Tuesday Notes

Tuesday Notes

By July 14, 2020No Comments

Mark loves telling about healings in his gospel. Why? For one, Jesus enjoyed making people whole. But also, Mark is always trying to bring out the message that Jesus was communicating along with the healing. And Mark chapter 8 shows us a most unusual healing. Unusual in that Jesus had to give it two shots. With the first touch, the blind man saw people walking around like trees. Maybe like those trees in “Lord of the Rings”…or maybe not. The second time, Jesus enabled the man to see clearly. What was the take home message? This man was in contrast to the crowds, and even the disciples, who lacked understanding; they had eyes, but they could not see, and ears, but they could not hear. If you missed the message, you can listen to it here.

As I understood this teaching, I saw some parallels to “The Matrix”. This film depicts a dark future in which humanity is unknowingly trapped inside a simulated reality called the Matrix. This reality was created by intelligent machines to distract humans while using their bodies as an energy source. Morpheus, the primary leader and teacher, spoke to Neo, who emerges as the leader of the future. Neo must choose between the red pill and the blue pill.

“You take the blue pill – the story ends, you wake up in your bed and believe whatever you want to believe. You take the red pill – you stay in Wonderland and I show you how deep the rabbit hole goes.” The blue pill means remaining in a medicated world; the red pill allows the chance to see clearly and live in the truth. The blue allows you to be consumed by your life, feeling content while altogether clueless in the complete illusion that it is; red allows for unpleasant truth, for pain and struggle and being engaged in the real battles of life.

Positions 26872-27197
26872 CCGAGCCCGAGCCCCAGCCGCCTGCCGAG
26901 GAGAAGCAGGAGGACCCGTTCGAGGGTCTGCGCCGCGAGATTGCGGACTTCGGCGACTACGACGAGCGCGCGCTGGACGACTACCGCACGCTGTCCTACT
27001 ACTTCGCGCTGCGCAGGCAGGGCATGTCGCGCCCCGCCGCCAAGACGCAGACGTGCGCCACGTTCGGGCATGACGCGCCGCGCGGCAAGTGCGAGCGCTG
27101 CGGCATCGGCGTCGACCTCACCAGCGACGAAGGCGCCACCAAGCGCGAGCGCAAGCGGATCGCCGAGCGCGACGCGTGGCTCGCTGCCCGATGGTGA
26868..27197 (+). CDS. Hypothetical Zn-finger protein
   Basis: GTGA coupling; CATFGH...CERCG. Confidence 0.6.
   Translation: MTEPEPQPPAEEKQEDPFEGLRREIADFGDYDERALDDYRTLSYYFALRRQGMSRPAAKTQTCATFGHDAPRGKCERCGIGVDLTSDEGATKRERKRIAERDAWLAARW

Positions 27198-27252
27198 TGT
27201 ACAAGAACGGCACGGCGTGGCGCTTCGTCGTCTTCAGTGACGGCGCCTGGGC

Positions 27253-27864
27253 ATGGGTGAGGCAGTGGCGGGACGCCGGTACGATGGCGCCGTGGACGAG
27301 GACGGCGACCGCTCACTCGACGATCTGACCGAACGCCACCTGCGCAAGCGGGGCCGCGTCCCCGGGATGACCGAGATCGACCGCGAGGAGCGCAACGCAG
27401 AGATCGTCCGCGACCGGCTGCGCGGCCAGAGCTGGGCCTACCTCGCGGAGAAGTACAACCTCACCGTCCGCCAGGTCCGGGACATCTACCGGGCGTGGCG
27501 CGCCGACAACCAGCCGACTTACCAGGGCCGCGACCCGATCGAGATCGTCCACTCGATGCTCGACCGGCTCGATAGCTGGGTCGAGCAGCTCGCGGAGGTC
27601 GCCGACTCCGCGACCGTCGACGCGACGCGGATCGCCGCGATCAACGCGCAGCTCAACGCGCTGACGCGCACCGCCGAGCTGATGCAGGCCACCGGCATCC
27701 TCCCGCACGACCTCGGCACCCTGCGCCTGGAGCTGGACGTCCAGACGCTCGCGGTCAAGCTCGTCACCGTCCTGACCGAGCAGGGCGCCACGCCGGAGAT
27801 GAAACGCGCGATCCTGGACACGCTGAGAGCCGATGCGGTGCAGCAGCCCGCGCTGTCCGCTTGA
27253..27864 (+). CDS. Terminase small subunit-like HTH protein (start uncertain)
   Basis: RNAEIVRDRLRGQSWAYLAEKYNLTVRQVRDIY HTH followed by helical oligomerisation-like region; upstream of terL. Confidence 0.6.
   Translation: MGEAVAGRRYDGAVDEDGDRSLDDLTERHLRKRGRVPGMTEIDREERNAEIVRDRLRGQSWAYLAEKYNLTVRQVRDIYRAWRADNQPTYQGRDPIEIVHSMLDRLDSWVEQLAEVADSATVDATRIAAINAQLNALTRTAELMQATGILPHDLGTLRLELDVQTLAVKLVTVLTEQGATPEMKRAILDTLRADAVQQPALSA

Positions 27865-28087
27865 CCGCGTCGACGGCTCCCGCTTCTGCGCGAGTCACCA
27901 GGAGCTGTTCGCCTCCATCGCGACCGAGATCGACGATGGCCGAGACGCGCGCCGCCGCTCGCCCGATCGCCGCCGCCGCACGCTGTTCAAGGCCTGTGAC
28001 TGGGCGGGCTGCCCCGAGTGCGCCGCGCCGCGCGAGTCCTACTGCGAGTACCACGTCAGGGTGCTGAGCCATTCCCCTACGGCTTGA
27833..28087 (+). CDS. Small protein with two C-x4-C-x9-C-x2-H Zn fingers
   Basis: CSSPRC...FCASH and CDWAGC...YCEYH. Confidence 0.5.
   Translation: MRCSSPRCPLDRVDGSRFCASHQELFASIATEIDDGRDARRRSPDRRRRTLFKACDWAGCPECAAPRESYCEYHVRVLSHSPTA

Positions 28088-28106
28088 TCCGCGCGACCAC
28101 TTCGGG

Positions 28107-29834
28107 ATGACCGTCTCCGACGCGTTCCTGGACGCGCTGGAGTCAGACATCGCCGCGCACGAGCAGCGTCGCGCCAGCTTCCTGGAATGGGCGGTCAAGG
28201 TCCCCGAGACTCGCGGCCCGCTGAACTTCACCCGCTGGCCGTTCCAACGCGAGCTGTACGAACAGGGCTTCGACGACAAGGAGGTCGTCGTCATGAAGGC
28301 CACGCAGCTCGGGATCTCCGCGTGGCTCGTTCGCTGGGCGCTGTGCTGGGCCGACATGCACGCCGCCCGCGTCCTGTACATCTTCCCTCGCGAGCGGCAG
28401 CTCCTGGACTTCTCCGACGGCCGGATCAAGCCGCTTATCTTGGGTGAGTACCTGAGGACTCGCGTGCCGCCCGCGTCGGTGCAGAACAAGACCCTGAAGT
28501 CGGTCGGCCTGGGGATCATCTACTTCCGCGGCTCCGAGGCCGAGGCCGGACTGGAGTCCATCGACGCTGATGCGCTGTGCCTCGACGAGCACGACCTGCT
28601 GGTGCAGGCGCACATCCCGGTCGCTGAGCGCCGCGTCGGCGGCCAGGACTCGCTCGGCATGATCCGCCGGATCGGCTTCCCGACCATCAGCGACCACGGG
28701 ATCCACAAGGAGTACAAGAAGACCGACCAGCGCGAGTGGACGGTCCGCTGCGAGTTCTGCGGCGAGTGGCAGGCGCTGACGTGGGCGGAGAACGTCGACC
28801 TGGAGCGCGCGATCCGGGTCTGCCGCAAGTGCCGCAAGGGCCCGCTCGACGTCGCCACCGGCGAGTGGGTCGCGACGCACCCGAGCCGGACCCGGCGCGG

We who follow choose to follow Christ, are following a God who very much engages with the real battles of life; indeed, one who embraces and identifies with the poor, broken, oppressed, and with the prisoner, hungry, thirsty and naked. And that same Jesus says that he not only proclaims his gospel to those people, but he says how we treat such people, is how we treat him.

In seeking to be obedient to these words, it is even more clear in these days that in the expanse of oppressed peoples, these past few months have been particularly devastating for black people, as they are disproportionately affected by COVID-19, the pandemic’s economic crisis, and the crisis of racism in America. Our nation is at a point where the oppression of people of color, and of black people in particular, is clearer than it has been in a long time, and there is an awakening – a seeing more clearly — and a longing to right the wrongs and to tell the truth.

And so it is our call as the church to live out the gospel, and to see clearly that as we do unto our black brothers and sisters, and to others who are oppressed and suffer, we do unto Jesus.

Jonathan Hancock